12:49 p.m. — The lunch I brought (half lentil salad, half mac and cheese) sounds incredibly unappealing, so I guess I'm going to my meeting running on coffee and water. The meeting goes well and we get a concrete set of proposals drafted. I learn that the chat I missed earlier covered a topic I'm already pretty familiar with, so that's a relief.

    2:22 p.m. — I get lunch from a Vietnamese fast casual place after the meeting, and then I'm back in my office slowly nibbling my rice/salad chicken bowl with all the veggie toppings. $10.17

    2:40 p.m. — I get an email that says a long out-of-stock $200 rear grab-bar component I really want for my bike is going to be available at 9 a.m. tomorrow. I know they will sell out almost immediately, so I'm trying to figure out how I can buy something at 9 a.m. on a Thursday. It's one of the most inconvenient times possible, because M. has to be at work and I am usually en route to nanny share drop-off.

    4 p.m. — Pump-o-clock! Should have started earlier, because we're going out tonight for M.'s birthday with his family. That means I'll need to nurse around 6-6:30 so I'm not uncomfortable when we get back after bedtime, and so the baby doesn't drink a huge quantity of frozen milk. My life is a series of reverse-chronological optimization exercises that always run behind schedule. I never have time to pee.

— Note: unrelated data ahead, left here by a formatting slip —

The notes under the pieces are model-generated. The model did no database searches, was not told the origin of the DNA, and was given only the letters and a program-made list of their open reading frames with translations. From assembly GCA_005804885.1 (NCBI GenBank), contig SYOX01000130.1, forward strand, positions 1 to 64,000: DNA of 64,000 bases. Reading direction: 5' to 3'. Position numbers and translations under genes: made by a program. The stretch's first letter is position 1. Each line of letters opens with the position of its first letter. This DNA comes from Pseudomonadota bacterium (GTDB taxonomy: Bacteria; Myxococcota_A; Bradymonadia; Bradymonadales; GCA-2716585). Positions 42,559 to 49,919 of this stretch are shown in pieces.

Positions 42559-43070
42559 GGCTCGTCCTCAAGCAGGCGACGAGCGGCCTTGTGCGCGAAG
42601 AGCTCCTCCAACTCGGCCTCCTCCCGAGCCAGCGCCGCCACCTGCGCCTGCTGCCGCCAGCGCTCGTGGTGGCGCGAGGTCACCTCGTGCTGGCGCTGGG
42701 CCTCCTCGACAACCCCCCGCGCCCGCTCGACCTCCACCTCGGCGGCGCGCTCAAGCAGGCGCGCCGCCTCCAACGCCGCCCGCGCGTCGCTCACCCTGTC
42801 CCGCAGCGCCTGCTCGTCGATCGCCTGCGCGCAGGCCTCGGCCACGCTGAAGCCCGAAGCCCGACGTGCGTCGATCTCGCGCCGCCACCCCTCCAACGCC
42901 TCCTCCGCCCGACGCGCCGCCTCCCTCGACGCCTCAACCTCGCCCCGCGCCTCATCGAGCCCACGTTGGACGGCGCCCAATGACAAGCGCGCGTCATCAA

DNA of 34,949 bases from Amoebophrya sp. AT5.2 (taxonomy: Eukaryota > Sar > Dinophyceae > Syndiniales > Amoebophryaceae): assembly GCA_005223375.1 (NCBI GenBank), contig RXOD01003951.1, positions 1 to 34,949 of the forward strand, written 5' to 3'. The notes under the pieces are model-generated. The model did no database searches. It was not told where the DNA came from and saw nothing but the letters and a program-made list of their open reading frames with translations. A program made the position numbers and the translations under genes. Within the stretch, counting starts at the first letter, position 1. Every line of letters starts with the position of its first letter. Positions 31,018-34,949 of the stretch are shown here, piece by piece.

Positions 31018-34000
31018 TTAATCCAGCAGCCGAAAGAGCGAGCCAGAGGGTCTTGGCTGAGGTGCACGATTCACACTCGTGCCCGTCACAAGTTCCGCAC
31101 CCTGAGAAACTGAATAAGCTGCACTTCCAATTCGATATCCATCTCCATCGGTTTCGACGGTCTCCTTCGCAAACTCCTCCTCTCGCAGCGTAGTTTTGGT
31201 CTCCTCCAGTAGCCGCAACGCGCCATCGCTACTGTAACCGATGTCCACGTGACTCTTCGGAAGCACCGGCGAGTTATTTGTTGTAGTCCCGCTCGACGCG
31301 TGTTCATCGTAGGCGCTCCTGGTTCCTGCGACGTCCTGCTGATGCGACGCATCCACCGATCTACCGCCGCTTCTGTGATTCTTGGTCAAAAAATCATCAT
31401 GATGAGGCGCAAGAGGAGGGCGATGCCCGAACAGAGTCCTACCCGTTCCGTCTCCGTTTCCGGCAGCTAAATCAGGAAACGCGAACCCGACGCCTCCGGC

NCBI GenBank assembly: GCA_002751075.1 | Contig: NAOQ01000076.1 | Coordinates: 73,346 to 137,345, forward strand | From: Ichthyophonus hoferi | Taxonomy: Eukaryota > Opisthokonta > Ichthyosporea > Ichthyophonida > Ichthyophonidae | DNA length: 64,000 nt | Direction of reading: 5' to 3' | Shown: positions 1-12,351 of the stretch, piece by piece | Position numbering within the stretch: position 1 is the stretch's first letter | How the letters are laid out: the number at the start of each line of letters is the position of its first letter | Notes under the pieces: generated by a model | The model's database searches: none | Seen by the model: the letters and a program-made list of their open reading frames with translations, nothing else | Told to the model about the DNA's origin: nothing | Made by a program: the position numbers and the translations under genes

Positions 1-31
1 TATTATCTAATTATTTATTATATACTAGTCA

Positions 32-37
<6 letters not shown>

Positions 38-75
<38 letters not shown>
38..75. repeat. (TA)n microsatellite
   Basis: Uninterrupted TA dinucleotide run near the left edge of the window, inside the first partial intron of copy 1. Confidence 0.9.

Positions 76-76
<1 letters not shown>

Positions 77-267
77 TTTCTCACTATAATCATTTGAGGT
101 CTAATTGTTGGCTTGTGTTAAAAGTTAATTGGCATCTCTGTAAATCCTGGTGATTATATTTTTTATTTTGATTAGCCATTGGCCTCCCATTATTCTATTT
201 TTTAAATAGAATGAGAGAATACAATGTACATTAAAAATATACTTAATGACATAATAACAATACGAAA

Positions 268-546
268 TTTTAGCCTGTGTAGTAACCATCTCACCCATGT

5:06 p.m. — I quickly check our finances before heading home. I got paid today, so I transfer $2,000 into our joint checking account. I see the worker's comp premium for our nanny finally cleared and I got reimbursed for a work lunch from nearly a month ago due to a receipt mixup. Better late than never!

    7:02 p.m. — To nobody's surprise, we are late getting out the door. The baby nursed well, though, our nanny arrived on time to babysit, and I took a moment to throw on a dress instead of the clothes I'd biked and worked in all day. The restaurant is a bit too far from home to walk, and neither of us are up for biking, so I drive. M.'s family is thrilled to see us.

    8:39 p.m. — We watch the sunset as we enjoy the last bits of our meal and continue chatting. I've had a glass of prosecco, part of a mojito, delicious bread and butter, a halibut entree with squash and potatoes, and a glass of white wine. Soon I dig into strawberries and cream with a ginger snap cookie. What a luxury to sit, eat, drink, and converse for hours, with a view of the water! I spot Venus in the wake of the sunset and watch paddle-boarders and boats drift about.

    9:58 p.m. — No wonder I'm yawning, it's nearly 10 p.m., and we told the nanny we expected to be back by now. I text her to let her know we are on our way. M.'s family graciously picks up the tab. Back home, M. pays the nanny $60, I pump, and we tidy up before calling it a night.

    Daily Total: $95.17

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    I've never really liked massages. Because of my scoliosis, my neck and back pain run deep — deeper, I think, than any pair of hands can reach — and, as far as beauty treatments go, I'd rather have blackheads forced out of my nose while my eyes well up with tears during a hardcore facial than a slippery, supposedly "relaxing" full-body rubdown.